In “Strictly Personal”, by Cecil King (Weidenfield and Nicholson, 1969), there are some interesting recollections about the Harmsworth family and its Fleet Street activities. One item which especially interests me is the statement that Cecil King’s family were given their first motor car, a Darracq, by his Uncle Leicester Harmsworth who “at that time owned the company and made us a present of his make of car, at that time a great success”. The year in question can be established as 1910, by which time Leicester Harmsworth is said to have “made a fortune in France out of Darracq motor cars”, money which subsequently “went”. (Incidentally, he bought Moray Lodge on Campden Hill during the First World War and collected pre-1640 English books and Fantin Latour pictures, both profitable undertakings, and later recovered his fortune through Mid-East oil.
I can find no reference to Harmsworth ownership of Darracq in either Lord Montagu’s “Lost Causes of Motoring—Europe, Vol. 2”, which has a long chapter devoted to Darracq history, or in Kent Karslake’s Darracq history in “Motoring Entente”, the book about the STD companies. But clearly Cecil King’s uncle was a Darracq owner, whatever the truth of the matter may be—did he, perhaps, own an agency for Darracq but not the manufactory?—because the book recalls drives in it in Western Ireland with Turley the chauffeur, over sparsely signposted, pot-holed macadam roads, at about. 20 m.p.h., punctures common, lubrication chancy, gear-changing difficult, but traffic almost non-existent. Other motoring references in this book concern an accident involving St. John Northcliffe in 1906, when his chauffeur, following telephone wires in a fog, ran up a bank and overturned, which broke his master’s back, and to Viscount Rothermere’s two Rolls-Royces which toured Italy in 1934.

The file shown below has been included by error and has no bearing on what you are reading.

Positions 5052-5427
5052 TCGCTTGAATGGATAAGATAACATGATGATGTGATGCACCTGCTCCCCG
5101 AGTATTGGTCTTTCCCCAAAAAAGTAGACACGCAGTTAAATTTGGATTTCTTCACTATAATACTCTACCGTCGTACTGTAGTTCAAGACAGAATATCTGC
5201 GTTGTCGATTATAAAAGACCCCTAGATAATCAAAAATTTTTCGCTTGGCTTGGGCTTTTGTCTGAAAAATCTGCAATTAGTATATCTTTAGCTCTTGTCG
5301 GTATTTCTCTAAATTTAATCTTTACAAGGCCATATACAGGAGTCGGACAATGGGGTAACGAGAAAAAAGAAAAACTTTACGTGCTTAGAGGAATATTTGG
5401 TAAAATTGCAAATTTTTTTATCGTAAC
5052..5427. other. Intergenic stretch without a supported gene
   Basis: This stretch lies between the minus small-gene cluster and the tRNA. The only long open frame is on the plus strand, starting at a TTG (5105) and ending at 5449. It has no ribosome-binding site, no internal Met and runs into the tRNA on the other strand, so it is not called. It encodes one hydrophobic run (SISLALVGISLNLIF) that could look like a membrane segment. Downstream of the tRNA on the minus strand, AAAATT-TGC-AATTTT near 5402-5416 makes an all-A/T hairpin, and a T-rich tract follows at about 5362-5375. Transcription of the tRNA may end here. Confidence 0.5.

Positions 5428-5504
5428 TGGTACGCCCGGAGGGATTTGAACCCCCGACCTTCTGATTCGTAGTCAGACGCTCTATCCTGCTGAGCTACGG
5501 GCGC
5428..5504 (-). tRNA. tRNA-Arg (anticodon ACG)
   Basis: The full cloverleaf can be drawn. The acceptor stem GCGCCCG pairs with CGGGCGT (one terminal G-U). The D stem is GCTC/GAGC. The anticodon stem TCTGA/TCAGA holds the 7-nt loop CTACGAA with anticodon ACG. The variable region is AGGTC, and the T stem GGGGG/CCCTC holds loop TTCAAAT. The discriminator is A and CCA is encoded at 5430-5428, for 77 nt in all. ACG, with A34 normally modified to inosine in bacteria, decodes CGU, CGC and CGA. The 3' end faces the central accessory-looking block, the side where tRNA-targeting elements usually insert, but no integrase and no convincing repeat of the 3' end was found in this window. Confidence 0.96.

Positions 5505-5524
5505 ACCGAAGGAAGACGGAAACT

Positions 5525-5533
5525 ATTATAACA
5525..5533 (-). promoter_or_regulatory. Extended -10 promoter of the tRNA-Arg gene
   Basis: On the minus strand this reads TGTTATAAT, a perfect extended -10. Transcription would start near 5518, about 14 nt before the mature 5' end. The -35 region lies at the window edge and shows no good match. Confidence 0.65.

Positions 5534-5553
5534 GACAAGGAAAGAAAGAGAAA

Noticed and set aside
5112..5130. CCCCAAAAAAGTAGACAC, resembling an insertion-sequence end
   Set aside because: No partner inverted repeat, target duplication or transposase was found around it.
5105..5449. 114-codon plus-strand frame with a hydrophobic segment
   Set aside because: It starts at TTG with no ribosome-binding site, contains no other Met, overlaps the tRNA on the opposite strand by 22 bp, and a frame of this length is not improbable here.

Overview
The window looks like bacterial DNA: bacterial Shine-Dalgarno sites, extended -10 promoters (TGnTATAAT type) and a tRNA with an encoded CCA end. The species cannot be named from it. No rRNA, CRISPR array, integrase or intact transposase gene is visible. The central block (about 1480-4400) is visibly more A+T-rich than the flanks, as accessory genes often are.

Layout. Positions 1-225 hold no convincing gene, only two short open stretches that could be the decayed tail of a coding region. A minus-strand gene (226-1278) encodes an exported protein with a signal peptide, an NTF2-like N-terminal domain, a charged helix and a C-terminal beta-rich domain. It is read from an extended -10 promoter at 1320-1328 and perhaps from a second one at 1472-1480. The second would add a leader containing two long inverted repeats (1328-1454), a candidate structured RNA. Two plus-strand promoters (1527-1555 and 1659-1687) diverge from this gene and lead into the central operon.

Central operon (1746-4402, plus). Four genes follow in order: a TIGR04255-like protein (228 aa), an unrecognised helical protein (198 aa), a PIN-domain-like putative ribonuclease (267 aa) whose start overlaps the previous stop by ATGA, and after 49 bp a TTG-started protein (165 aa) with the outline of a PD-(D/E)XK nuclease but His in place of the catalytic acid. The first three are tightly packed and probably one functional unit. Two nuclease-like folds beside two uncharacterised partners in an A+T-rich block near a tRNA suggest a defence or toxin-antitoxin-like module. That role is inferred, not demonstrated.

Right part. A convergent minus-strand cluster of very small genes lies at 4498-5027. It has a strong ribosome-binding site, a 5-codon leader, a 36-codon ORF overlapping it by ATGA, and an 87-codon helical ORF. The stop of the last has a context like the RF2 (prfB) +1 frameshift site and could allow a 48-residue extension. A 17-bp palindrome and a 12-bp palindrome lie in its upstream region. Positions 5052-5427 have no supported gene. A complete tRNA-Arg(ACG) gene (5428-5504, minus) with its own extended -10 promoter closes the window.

Another book worth referring to, although I may have done this before, is “History of the Abingdon Fire Service”, by John Hooke, a copy of which Jeremy Collins, Secretary of the VSCC Light Car Section, lent me recently. This refers to Abingdon-on-Thames, one-time home of MG cars, where “the present fire-station” was built in 1914 (the book was published in 1945). There is reference to a 1914 Rolls-Royce car being purchased in 1940 to tow the Brigade’s second trailer fire-pump (the other was towed behind a 30-cwt. Ford lorry in appalling mechanical condition). The Rolls-Royce was given a special body and brass bell but cost a great deal to operate, as it used petrol at the rate of one m.p.g. Clearly, its engine was not as well prepared as its body! C. E. Fisher had charge of the R-R’s crew; one wonders where the car is, today? Incidentally, these trailer pumps sometimes went on exciting long-distance journeys, for instance to Birmingham, to Coventry on the night of the big blitz, and even as far as Exeter, when air-raids were exceptionally heavy.
The Abingdon Brigade’s engines included a motor tractor acquired in 1914 to tow a steam-driven pump, a six-cylinder vee-radiator Mercedes added in 1923, which Would answer calls as far afield as Shrivenham, but which once got bogged down in mud and was freed by horses, and suffered many other “accidents” (which probably means breakdowns) and a six-cylinder six-wheeler Leyland with 400-g.p.m. pump and caterpillar tracks for cross-country work, bought in 1933. One wonders whether this was the Mercedes reported to lie in a field near Abingdon in WW2, or was that a Ninety, later raced in VSCC events?—W. B.